Generally speaking, I like to throw myself into whatever I am doing, and do a good job of it. "It's not worth doing if it's not worth doing right" or whatever. It seemed to be easier when I was working full-time, before kids. I threw myself into my job, while at work, and threw myself into maintaining my relationships with my hubby, my church community, friends and family. I would get overwhelmed from time to time (like the time I realised I had over-committed myself at church and had to back out of teaching kids' church and leading Missions Team and focus just on leading a home group). But it seemed a little more manageable. Maybe it's just hindsight, and I don't remember it as I actually experienced it. But I recall hubby and I having a goal-setting and review session every few months, mapping out all the areas of our lives and evaluating how we were doing with keeping our priorities in check. Sure, there was always plenty of stuff to work on and make changes to, but we managed to have these sessions fairly regularly. Since having kids? Well, ha ha...
Having children has changed our lives in a massive way. They are a wonderful change, but a huge change. I don't think that there is any way to be prepared for the enormity of that change. There is suddenly so much more to juggle. How can one tiny person bring so much change? For me (and, as I understand it, for many other women too), having my first baby ushered in an identity crisis that shook up all I had ever known as 'me' and turned it inside out. Now, I consider myself to be a fairly psychologically-minded person, quite self-aware even. I knew becoming a mummy would introduce a new element to my concept of self, and would take some time to process. I knew having a baby would change how my hubby and I relate to each other. I did expect a transitional period, of course. I just did not expect it to last years.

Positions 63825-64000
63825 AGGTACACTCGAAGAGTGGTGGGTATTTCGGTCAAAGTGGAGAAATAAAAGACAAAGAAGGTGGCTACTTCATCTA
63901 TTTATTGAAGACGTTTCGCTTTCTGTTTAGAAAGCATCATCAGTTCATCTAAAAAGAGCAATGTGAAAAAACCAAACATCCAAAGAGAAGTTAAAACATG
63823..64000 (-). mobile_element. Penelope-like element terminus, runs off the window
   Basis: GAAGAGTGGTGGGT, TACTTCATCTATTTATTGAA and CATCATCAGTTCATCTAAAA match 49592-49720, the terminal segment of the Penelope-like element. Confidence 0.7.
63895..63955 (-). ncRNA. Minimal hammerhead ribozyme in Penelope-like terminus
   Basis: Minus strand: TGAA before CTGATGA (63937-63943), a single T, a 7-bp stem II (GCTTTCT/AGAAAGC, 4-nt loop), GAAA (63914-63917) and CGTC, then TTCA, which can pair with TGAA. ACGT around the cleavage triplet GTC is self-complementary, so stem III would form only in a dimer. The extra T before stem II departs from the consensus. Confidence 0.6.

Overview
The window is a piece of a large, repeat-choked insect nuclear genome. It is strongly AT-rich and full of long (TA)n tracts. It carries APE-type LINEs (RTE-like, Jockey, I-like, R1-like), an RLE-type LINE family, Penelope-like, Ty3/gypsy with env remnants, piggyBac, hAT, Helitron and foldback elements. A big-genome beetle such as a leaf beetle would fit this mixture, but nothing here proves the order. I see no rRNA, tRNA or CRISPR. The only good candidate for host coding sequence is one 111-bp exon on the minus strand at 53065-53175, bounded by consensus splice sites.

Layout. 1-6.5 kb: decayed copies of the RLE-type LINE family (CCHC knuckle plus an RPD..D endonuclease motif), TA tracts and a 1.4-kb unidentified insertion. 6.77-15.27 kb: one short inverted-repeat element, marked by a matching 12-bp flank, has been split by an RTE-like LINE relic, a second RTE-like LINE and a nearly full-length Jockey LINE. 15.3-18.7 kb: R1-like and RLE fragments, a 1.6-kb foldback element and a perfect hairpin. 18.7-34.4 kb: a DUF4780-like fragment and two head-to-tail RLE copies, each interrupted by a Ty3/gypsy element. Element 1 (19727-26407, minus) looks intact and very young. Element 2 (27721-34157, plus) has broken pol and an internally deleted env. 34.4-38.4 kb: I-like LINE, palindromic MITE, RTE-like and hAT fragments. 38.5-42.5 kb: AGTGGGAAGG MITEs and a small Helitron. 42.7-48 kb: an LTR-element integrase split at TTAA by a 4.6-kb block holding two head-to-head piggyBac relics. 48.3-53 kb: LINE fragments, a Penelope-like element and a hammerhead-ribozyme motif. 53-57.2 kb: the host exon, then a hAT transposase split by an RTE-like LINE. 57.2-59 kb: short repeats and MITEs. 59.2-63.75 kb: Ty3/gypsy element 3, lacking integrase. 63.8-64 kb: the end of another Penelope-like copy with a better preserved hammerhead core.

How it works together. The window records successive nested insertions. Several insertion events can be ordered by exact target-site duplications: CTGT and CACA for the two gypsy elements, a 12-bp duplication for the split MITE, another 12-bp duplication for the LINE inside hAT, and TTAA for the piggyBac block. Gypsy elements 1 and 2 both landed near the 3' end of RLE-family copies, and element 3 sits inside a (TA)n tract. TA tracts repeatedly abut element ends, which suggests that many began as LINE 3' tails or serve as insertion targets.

I did a lot of soul-searching, as I tried to figure out who I was now that I was a mum. My sense of self changed in so many ways - my body image, my fashion choices, my sense of competence (or lack there of), my relationship with God...as I worked through these changes, I found that I tended to throw myself into one aspect of my new role at home after another. At first, it was housework - keeping a "good house". I worked hard at setting up new housework routines (which had to change each time Miss E reached a new stage of development and mobility), ironing my hubby's work clothes, packing his lunch, because that's what a "good house wife" should do. Then, developing an exercise routine - I walked an hour a day for a good many months. Then, I discovered gardening, and threw myself into that (to the detriment of aforementioned housework routines). During my first trimester of my second pregnancy, I grew far too exhausted for gardening, and so I rediscovered my love of making things, and starting putting a lot of time and energy into it. But each time I started focusing on something new, I had to give up something else.
I can't count how many times I've said to hubby, "How do other women do it, I just can't seem to do it!" Sure, I can manage to dress nicely each day and put my make-up on and have the children clean and nicely dressed - as long as I don't try to keep the house clean. Or, I can maintain the garden and make nice meals, as long as it doesn't matter if I am in daggy old home clothes all day every day. Or, I can exercise and take care of my body, as long as I worry about cleaning the house...I just can't do it all. So I had better be clear about my priorities.
I got to a point where I felt relatively content with my balance of priorities...and then, my life (and my identity, and my marriage) was shaken up again with the arrival of another beautiful little person. In case you have never heard, the birth of a second child can be just as life-changing as the birth of a first child. This has certainly been the case for us.
If you've been reading for a while, you will have witnessed some of my struggle with priorities over the last few months. My son's first birthday is fast approaching, a fact that is forcing me to stop and reflect on the last twelve months. While I could sit here and notice all the ways that I have failed in my attempts to live a balanced life, I am not going to do that...
I am not going to focus on my short-comings, but look forward to the future and laugh with excitement at the possibilities. I am not going to hate myself for the times I have failed my children and my hubby, but surrender them to God and draw the strength from Him to face one day at a time. To truly be in this present moment with my children. To breathe in all the sweetness they exude, and not take their failings personally. To hold them close, tickle and cuddle them, laugh with them and JUST BE WITH THEM.
There is no rule for a balanced life. There is no perfect formula. There is just one day at a time.